Millions of people know that Tony Blair deceived Parliament and the country about Iraq, MPs as usual think they know better.

Any decent person knows Tony Blair and his devotees did wrong with Iraq. Labour MPs needs to stop defending the indefensible.

Here's the damning evidence from leading academic based on that makes the case that Blair misled on

And there's a larger message as well.

Defending Blair over Iraq is not going to persuade exLabour voters to return to the fold. Today's vote greatly harms their election chances

Labour has fallen from power and lost repeatedly.

The Iraq War is not forgotten.

As we've been documenting since months before Gordon Brown was toppled, voters want Labour to distance themselves from Tony Blair.  (Rebecca even wrote about her being consulted on that as a personal favor.)

They won't pull the trigger already and they continue to suffer.

They can try to wait this out and might be successful but they could easily return to power immediately if they would disown Tony Blair.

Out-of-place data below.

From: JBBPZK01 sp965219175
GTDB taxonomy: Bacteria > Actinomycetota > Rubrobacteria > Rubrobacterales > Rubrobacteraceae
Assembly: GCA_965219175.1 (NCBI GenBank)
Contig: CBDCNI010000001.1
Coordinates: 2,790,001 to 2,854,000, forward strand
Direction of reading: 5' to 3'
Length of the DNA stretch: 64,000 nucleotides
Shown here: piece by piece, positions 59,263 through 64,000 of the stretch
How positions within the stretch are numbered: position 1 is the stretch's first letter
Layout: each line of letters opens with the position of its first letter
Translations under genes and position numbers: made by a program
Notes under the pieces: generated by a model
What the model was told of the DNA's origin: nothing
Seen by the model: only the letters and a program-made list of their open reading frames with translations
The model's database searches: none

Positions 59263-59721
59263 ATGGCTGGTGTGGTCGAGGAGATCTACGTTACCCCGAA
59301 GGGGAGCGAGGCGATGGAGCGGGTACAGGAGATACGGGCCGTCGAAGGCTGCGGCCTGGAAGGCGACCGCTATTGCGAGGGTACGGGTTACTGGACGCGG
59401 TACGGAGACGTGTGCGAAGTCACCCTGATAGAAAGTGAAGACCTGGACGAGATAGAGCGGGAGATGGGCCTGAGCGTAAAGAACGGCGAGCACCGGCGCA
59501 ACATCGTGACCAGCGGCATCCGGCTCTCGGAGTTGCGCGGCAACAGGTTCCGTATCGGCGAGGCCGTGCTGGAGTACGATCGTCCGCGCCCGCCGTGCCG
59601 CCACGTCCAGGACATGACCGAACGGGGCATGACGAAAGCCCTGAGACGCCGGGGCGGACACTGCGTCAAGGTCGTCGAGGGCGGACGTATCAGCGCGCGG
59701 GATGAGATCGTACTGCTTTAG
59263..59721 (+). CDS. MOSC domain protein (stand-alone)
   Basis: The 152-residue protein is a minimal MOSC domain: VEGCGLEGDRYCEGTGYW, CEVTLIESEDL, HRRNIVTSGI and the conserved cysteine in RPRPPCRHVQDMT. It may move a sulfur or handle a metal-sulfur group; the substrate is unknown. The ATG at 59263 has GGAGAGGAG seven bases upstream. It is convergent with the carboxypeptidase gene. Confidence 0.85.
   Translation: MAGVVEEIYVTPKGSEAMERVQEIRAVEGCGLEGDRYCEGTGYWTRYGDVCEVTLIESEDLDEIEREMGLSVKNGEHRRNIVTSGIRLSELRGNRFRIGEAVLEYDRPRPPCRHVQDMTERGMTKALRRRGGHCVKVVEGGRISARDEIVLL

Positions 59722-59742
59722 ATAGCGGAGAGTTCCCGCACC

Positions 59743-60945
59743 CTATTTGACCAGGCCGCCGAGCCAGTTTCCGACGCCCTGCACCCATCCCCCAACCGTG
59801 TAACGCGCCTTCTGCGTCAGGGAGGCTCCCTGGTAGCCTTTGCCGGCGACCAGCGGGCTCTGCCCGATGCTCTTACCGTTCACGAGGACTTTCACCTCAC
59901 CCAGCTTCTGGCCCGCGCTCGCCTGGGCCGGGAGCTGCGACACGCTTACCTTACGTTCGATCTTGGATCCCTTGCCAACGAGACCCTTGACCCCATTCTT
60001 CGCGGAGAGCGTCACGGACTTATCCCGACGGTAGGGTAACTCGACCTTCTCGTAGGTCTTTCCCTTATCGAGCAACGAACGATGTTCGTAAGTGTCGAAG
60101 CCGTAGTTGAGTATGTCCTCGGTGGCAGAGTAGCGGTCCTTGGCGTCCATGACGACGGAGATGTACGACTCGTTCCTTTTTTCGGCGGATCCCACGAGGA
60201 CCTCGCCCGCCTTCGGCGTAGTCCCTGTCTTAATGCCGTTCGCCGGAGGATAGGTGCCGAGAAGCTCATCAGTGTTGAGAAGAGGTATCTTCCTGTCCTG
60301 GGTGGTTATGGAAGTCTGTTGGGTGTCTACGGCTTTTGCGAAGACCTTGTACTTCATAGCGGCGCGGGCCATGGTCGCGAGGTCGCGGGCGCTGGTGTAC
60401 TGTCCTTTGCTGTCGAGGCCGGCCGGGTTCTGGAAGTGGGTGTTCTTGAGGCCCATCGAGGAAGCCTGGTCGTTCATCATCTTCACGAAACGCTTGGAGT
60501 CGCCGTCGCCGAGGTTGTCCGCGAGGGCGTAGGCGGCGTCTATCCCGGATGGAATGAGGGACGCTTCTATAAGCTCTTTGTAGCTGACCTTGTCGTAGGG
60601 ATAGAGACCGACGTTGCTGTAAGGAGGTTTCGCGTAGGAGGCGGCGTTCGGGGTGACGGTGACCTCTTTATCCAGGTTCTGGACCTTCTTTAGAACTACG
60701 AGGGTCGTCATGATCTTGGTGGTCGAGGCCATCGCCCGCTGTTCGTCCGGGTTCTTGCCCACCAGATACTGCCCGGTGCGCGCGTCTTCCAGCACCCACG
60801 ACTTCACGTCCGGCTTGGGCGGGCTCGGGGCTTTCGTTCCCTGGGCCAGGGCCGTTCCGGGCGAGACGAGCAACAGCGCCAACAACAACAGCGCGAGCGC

That has US implications as well.

In 2008, after admitting that the Iraq War was a "mistake" (finally admitting), Hillary Clinton (War Hawk supporter of the Iraq War) still lost the Democratic Party primary to Barack Obama who campaigned for the presidential nomination by (falsely) insisting he was always against the Iraq War.

But somehow, in 2016, idiots thought this would be forgotten.

Despite the fact that Libya proved just how War Hawk she really was.

Despite the reality that she can never be wrong in her mind so she took to adding to her 'mistake' claim that her mistake was trusting Bully Boy Bush would put the right number of troops on the ground.